Wednesday, July 19, 2017

Engaging Parents and Caregivers

A short history of viewing and serving parents and caregivers in museums might go something like this. For decades, many museums, art and history museums in particular, were for adults as off-duty parents and caregivers. In children’s museums, parents were viewed as drivers and pocket books that brought children to the museum. Caregivers of many different kinds accompanying children to museums were lumped together with teachers and parents. More recently, parents and caregivers, or parental adults, are recognized for their interest in family spaces in art museums, science centers, and children’s museums and their roles and value in extending and supporting children’s experiences. In some parts of the country serving multi-age, multi-generational families is a high priority.

While recognizing the value of the parental adult has grown, clarity about their role and how to support them in museums has not similarly increased. Comprehensive approaches with related strategies for engaging and supporting parents and caregivers in extending children’s explorations and having a satisfying museum experience themselves, are lacking.

I have some observations about the nature of this challenge from my involvement in several studies with parents and caregivers, master planning for expansion, developing learning frameworks, reading professionally, and making countless museum visits observing caregiver-child interactions.

Parents and caregivers in museums comprise a very diverse group. They are parents, grandparents, aunts, uncles, nannies, baby sitters, neighbors, day care providers, camp counselors, scout leaders, field trip chaperones, and teachers. They are also museum staff and volunteers. They are stepparents and foster parents; new parents and experienced parents; parents of one child and of many children. They are first time and frequent visitors.  

Some have a long-term relationship with the child while others have met the children in their field trip group minutes before boarding the bus. Yet, they also have a few things in common: an interest in the child and confidence in the museum as a safe, interesting place for children. Still, it’s quite a mix.

The parent and caregiver role in museums is complex and dynamic. We have only to think about the
homeschooling adult who is both teacher and parent to recognize how intermingled and constantly shifting adult roles are in a museum. Some recognizable roles have been identified by Dr. Lorrie Beaumont in her research in children’s museums. The Adult Child Interaction Inventory identifies 6 roles: the Player, Facilitator, Interpreter, Supervisor, Student of the Child and Co-learner. This is a helpful perspective, but parents and caregivers also chaperone, hold coats, monitor, observe, manage conflict, push strollers, and comfort children. They are often multi-tasking. In an interview conducted recently, a mother of 5 children in a science exhibit in a public library described what she was doing as observing, answering her child’s question, and changing a diaper.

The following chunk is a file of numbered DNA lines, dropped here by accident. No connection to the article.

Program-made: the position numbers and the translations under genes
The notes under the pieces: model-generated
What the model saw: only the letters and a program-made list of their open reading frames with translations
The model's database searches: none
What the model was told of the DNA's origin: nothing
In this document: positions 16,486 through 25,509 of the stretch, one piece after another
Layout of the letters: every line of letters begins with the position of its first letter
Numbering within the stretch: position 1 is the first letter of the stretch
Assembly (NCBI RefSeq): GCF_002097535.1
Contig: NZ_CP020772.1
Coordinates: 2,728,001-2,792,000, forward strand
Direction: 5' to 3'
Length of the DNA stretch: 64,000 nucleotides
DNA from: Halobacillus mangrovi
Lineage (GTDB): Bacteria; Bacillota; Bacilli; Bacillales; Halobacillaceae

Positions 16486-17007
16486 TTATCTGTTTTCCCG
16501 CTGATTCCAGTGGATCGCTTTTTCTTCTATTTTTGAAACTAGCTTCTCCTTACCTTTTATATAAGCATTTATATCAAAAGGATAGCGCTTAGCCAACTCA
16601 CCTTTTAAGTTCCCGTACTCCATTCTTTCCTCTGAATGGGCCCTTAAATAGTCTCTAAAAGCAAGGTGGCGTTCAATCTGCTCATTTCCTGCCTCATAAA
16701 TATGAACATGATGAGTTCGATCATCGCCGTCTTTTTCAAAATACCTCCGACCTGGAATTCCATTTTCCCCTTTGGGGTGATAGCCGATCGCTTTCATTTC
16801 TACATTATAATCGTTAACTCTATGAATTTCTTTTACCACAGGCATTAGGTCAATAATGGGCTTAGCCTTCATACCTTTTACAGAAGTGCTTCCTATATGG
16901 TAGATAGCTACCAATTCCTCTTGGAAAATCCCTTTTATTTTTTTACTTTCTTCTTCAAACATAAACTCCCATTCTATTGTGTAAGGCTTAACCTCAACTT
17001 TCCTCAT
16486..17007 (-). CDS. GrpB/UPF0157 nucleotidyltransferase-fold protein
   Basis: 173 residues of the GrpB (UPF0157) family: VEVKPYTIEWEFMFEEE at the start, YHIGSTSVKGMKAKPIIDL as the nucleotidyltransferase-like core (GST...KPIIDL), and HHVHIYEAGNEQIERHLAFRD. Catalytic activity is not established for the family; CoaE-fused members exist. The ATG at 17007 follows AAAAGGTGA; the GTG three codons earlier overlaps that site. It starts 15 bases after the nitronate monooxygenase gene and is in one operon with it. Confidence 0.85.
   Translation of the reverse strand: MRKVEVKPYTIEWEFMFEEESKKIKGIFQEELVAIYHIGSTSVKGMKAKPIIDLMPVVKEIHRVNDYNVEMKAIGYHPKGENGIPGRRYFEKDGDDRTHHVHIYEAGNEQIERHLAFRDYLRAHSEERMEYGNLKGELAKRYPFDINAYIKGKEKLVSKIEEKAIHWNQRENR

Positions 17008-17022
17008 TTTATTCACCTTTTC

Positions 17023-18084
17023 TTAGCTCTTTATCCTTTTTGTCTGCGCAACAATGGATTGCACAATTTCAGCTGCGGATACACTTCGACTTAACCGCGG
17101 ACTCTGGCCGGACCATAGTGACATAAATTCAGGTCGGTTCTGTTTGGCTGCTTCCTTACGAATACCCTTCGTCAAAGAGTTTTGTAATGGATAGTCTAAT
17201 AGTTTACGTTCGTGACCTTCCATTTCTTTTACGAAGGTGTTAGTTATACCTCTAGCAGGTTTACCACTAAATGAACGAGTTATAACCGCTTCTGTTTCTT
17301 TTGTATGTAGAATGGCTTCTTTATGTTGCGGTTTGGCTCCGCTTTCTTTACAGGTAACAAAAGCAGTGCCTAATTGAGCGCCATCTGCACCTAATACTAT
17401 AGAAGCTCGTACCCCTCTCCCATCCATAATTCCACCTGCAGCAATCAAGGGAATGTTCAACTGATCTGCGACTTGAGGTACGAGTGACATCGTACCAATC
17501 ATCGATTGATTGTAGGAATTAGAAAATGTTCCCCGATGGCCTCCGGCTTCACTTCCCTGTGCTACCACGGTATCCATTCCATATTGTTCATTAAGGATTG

Parents and caregivers want to do well with and for their children. Parents and caregivers have every intention of doing their best on their children’s behalf. Multiple factors, however, can overwhelm their best intentions to engage actively and intentionally with their child during a museum visit as well as in the everyday moments of life. In any one setting, parent and caregiver engagement with children will assume many forms with individual and cultural variations in playing out. Parents and caregivers observe, sit back, listen, take photos, talk, grab a moment of respite, check email, or direct the activity. They praise, cajole, and challenge. Depending on the moment, a parent or caregiver’s interaction may be misconstrued as disinterested, controlling, or intuitive.

Whatever a museum’s caregiver goals and strategies for engagement are–and they vary from one museum to another–they need to build on an assumption of good intentions, strengthen the adults’ position, and support their relationships with their children.

Parents and caregivers help museums accomplish their goals. Often the ways they do this are barely visible to museums. Parents and caregivers have valuable information about their children that is relevant to exploring exhibits and activities. They know the child’s passionate interest, a favorite activity, how she responds to new situations, and the signs of mounting frustration. A visit to the museum is also an opportunity to act on goals they have for their children, to encourage their child to try something new, persist when something is difficult, deal with failure, or feel a sense of accomplishment.